“So it’s a really good contrast. Now more and more Chinese, especially young people, are starting to listen to Jazz – not many but just a few. But it’s growing. There are lots of TV shows about singing competitions and in these competitions, there are more and more jazz singers.

“In Sichuan Conservatory, a jazz program has just been started by some of the music teachers and they asked me if I would like to do some teaching there when I go back.”

Here is the program of the jazz choir today, at least a bit of it:

lunch_17bThe Adelaide Connection, directed by Laura Henderson

They go by the name “The Adelaide Connection”:

“Jubilee” by Bobby McFerrin; “Tourist,” by Radiohead; “Quiet Place” by Take 6; and “Magnolia” by Becca Stevens. They also did something by Brazilian composer Antonio Carlos Jobim, the force behind the bossa nova style. It was in Portuguese (well, it would be, wouldn’t it) and quite “romantical.”

I have to tell you the surprise for me was not that the drummer was female (it was a surprise for me, but as I have already been chastised on this website for my “sexism,” I’ll leave it out).

The surprise was, that as terrific as this drummer was — and as totally at home with the songs — it was announced at the end that she had only been a last-minute fill-in for somebody else. Wow. Like groovy, Man. Like Dizzy Gillespie would be proud.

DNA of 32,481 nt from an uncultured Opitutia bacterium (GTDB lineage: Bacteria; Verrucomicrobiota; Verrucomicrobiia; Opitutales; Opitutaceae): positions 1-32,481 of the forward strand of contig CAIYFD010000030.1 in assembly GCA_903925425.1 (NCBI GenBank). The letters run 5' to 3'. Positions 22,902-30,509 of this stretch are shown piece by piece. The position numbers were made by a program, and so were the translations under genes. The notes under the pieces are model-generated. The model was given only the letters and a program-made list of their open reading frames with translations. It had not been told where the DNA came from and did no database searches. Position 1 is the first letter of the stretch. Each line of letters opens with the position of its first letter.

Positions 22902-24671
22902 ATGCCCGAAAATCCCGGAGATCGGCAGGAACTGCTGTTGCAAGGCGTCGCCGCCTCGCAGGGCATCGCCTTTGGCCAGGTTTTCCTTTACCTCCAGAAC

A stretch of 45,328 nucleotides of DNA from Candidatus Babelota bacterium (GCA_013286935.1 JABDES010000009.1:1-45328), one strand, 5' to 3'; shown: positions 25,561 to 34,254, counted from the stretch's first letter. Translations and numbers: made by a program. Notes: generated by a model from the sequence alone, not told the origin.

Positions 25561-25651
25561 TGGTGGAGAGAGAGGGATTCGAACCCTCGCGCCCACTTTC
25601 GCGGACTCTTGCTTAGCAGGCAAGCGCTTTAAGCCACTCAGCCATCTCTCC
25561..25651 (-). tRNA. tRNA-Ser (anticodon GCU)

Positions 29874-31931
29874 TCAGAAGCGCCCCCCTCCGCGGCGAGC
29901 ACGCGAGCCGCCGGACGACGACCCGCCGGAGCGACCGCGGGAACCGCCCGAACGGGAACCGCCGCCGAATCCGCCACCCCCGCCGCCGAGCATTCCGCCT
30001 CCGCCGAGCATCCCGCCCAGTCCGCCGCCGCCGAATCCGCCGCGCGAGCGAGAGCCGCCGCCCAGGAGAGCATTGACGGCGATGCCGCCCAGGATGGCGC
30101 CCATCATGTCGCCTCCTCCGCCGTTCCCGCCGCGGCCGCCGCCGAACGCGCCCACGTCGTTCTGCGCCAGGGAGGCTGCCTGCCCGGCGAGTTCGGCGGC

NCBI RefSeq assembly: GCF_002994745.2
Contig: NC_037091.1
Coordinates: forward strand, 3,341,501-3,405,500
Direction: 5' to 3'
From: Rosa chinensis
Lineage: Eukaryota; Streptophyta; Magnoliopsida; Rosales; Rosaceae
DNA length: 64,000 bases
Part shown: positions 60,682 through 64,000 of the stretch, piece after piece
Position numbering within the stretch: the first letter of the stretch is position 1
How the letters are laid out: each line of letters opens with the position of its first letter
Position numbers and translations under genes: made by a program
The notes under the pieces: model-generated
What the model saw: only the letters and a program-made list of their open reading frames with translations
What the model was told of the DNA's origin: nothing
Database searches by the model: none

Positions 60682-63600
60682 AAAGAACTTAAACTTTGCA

— Mary Maxwell is a former choir director (no parallel bars business though). She found today that a concert is almost as much fun as an inquest.

 

Photo credits - Adelaide.edu.au
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Comments

  1. Thank you Mary, for this enlightening piece. I have been enjoying the music from the insert while preparing home grown vegies for a pot of soup. .Have always enjoyed big band music and didn’t realise the relationship with jazz.

    It is a pity that the World citizens are not permitted more to interact through their similarities rather than their differences. It seems that people from all cultures enjoy music and other arts (although not always appreciated by each others cultures) but their is always some overlap of talents which is cross appreciated.

    The use of this avenue should by pursued as a medium of World Peace. However World Peace is not what the so called World leaders want, as many of us know.

    • Thanks, Mal. Have you watched Tiffany Poon? She seems to be able to reach across “cultures,” too, as can be judged by this Comment posted her Moonlight Sonata video:

      “What the serious fuck. I’m 28 years old and I’ve been a tough guy my whole life with a piece of crap childhood. I listen to heavy metal and classic rock. I’ve never heard this beethoven song and im friggen tearing up like crazy. I realize I’ve been bottling up emotions my whole life. Jesus what the hell people.”
      .

  2. When I look down my street, I see some families where the daughter of the family does not have the freedoms that my daughter had when she was growing up. These are families from cultures that are different to mine. In all sincerity, as parents, we allowed our daughter what we thought was the most suitable amount of freedom, which was more freedom than those daughters down the street have.

    To cut a long story short: I have no right to go into those houses down my street and tell other people how to bring up their daughters.

    Exactly the same applies to relations between nations.

    As the old saying goes, “By their fruits ye shall know them.”

  3. A reason to go on…